In 2007, the federal government introduced a new side-impact regulation that does not specifically mandate side airbags but requires a certain level of head and torso protection for all occupants, which is typically achieved with side airbags. All vehicles must comply by the 2017 model year. The vast majority of new passenger vehicles come with side airbags as standard equipment.
A head-protecting curtain airbag is often the only barrier between the dummy's head and the striking vehicle
A combination airbag, deploying from the seatback, provides protection for the head and torso
A head-protecting curtain airbag and seat-mounted torso-protecting airbag
A head-protecting curtain airbag and seat-mounted torso and pelvis-protecting airbag
A head-protecting curtain airbag deploying from the door and seat-mounted torso and pelvis-protecting airbag
Rollover airbags are a special type of side curtain airbag that deploy in response to sensors that measure a vehicle's sideways movement and tilting. They typically inflate within the first 10-20 milliseconds of a side or rollover crash and can remain inflated longer than regular side curtain airbags (10 or more seconds) to protect during multiple-roll crashes. While rollover airbags look like regular side curtain airbags, they are larger, covering more of the window, and stiffer to prevent ejection of the occupant.
The government doesn’t specifically require rollover airbags, but automakers are expected to use them to comply with a new federal safety standard intended to prevent occupant ejection through side windows. This new standard began a phase-in with model year 2014, and all passenger vehicles must comply by the 2018 model year.
A rollover airbag used to meet the federal safety standard to prevent occupant ejection remains inflated for more than 10 seconds, covering multiple rolls of the vehicle and keeps occupants contained inside
As technology advances, manufacturers are finding new ways to integrate airbags into vehicles. The following airbags are not as common but are present in a limited number of production vehicles.
Inflatable safety belts:
In 2012 Ford rolled out an inflatable safety beltaimed at reducing rear-seat injuries. The inflatable safety belt is intended to enhance protection for adult-sized occupants and children using booster seats or safety belts alone. In a crash, the shoulder belt inflates, distributing crash forces across the torso and chest. The inflatable belts are currently available as optional equipment in the outboard second-row seating positions of several Ford and Lincoln vehicles. The Mercedes-Benz S-Class comes with standard inflatable belts.
Ford inflatable safety belt
Rear window curtain airbag:
Beginning with the 2012 model year, the Scion iQ microcar has a rear window curtain airbag as a standard feature. The airbag is intended to prevent direct contact of the back seat occupants with vehicle parts and broken glass in the event of a rear crash. The airbag deploys in front of the rear windshield and around the rear seat head restraints.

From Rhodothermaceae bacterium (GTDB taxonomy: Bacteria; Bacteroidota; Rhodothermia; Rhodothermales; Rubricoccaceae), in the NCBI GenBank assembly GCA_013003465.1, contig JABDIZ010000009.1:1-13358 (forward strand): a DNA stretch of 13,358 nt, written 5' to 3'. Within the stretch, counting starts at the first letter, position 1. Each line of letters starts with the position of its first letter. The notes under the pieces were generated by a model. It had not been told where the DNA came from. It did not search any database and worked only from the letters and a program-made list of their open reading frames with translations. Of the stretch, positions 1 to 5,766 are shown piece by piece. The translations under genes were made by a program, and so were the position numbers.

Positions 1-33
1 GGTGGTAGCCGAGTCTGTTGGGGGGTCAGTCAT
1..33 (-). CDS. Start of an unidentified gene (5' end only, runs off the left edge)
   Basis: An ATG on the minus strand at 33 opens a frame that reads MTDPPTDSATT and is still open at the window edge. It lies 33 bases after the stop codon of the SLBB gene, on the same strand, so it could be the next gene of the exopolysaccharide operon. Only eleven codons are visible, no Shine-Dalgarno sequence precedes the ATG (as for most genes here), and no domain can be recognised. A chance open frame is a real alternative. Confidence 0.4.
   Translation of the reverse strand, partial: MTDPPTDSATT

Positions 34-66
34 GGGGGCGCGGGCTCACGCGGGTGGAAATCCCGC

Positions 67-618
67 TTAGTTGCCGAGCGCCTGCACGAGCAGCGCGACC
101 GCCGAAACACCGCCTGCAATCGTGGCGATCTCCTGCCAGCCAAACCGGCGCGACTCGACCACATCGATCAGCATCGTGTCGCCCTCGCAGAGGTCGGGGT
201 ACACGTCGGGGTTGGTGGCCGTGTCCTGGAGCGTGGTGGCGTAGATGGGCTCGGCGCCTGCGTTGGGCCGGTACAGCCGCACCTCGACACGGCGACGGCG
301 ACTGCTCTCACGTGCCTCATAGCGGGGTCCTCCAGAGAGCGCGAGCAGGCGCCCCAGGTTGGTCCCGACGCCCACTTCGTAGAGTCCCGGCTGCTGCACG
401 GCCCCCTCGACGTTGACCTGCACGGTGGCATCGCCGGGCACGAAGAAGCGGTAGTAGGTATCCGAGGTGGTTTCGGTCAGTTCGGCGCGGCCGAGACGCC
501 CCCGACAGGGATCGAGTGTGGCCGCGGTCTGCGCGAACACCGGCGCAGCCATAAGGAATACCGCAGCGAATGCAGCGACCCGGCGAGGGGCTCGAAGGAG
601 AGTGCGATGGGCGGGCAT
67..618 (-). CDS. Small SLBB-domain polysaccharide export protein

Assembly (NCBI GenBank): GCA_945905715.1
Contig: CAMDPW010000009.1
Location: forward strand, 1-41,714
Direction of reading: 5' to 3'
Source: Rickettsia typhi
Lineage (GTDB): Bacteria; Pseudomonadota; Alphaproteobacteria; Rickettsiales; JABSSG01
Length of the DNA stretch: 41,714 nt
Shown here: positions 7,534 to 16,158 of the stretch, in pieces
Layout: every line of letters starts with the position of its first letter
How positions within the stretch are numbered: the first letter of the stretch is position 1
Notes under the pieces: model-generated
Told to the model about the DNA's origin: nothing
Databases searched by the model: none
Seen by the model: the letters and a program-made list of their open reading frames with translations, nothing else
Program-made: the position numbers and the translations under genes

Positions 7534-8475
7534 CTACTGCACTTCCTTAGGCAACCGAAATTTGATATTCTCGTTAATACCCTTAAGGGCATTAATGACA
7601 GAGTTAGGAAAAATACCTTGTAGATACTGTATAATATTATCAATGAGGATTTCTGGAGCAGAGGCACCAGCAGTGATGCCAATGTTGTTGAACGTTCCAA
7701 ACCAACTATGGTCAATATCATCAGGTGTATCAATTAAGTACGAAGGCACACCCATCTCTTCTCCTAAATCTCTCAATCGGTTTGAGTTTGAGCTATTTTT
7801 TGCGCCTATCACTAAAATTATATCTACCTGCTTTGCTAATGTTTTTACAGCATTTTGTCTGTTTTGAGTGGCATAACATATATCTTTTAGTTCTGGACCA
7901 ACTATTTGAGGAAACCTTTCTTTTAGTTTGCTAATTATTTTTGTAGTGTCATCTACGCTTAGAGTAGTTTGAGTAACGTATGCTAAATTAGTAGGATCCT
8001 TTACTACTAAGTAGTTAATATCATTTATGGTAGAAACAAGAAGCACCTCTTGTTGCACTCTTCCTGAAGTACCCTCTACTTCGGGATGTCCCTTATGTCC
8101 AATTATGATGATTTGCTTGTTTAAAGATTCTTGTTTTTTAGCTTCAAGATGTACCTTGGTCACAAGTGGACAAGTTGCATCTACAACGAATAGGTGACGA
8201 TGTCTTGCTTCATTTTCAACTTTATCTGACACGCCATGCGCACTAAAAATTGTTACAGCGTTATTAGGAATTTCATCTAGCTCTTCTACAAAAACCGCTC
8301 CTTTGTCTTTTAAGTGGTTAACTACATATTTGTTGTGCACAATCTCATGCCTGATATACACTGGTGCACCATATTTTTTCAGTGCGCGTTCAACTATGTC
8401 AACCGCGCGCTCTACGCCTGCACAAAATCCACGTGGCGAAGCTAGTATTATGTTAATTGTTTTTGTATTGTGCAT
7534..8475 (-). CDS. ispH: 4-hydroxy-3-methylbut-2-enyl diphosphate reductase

Rear curtain airbag
Front center airbag:
General Motors has developed a front center airbag intended to prevent front passengers from colliding with each other during side-impact crashes and to maintain occupant position in far-side or rollover crashes. Starting with the 2013 model year, the airbag is available in the Buick Enclave, GMC Acadia and Chevrolet Traverse. Toyota has developed a rear center airbag that deploys from the center console. It’s meant to do the same thing as the GM front center bag, only in the back seat. Toyota is launching this airbag in a new model available in Japan.
GM front center airbag
External hood airbag:
Volvo has developed the first hood airbag designed for pedestrian protection. When a collision with a pedestrian is detected, an external airbag deploys from under the hood and covers the hard parts of the windshield and the A-pillar, locations that pedestrians frequently strike. The pedestrian hood airbag is standard on the Volvo V40 available only in Europe, starting with the 2013 model year.
Volvo hood airbag
A frontal airbag is offered as an option on 2006 and later models of Honda's Gold Wing touring motorcycle. Honda's airbag is designed to deploy in severe frontal impacts and absorb some of the forward energy of the driver. No studies have been conducted on the real-world effectiveness of motorcycle airbags.
Honda Gold Wing touring motorcyclewith frontal airbag
Bicycle helmet airbag:
A bicycle helmet airbag has been developed in Sweden by Hovding. The airbag for bicyclists is meant to be used instead of a traditional helmet. It is designed to deploy out of a collar worn around the neck when sensors indicate abnormal movement of the cyclist indicating a crash. The airbag deploys in 0.1 of a second. No studies have been conducted on the real-world effectiveness of the helmet airbag.
Hovding helmet airbag
In frontal crashes, frontal airbags reduce driver fatalities by 29 percent and fatalities of front-seat passengers age 13 and older by 30 percent.
Kahane, C.J. 2004. Lives saved by the federal motor vehicle safety standards and other vehicle safety technologies, 1960-2002: passenger and light trucks. Report no. DOT HS-809-833. Washington, DC: National Highway Traffic Safety Administration.
The fatality reduction in frontal crashes is larger for unbelted drivers (34 percent) compared with belted drivers (21 percent). NHTSA estimates that the combination of an airbag plus a lap and shoulder belt reduces the risk of death by 61 percent, compared with a 50 percent reduction for belts alone in frontal crashes.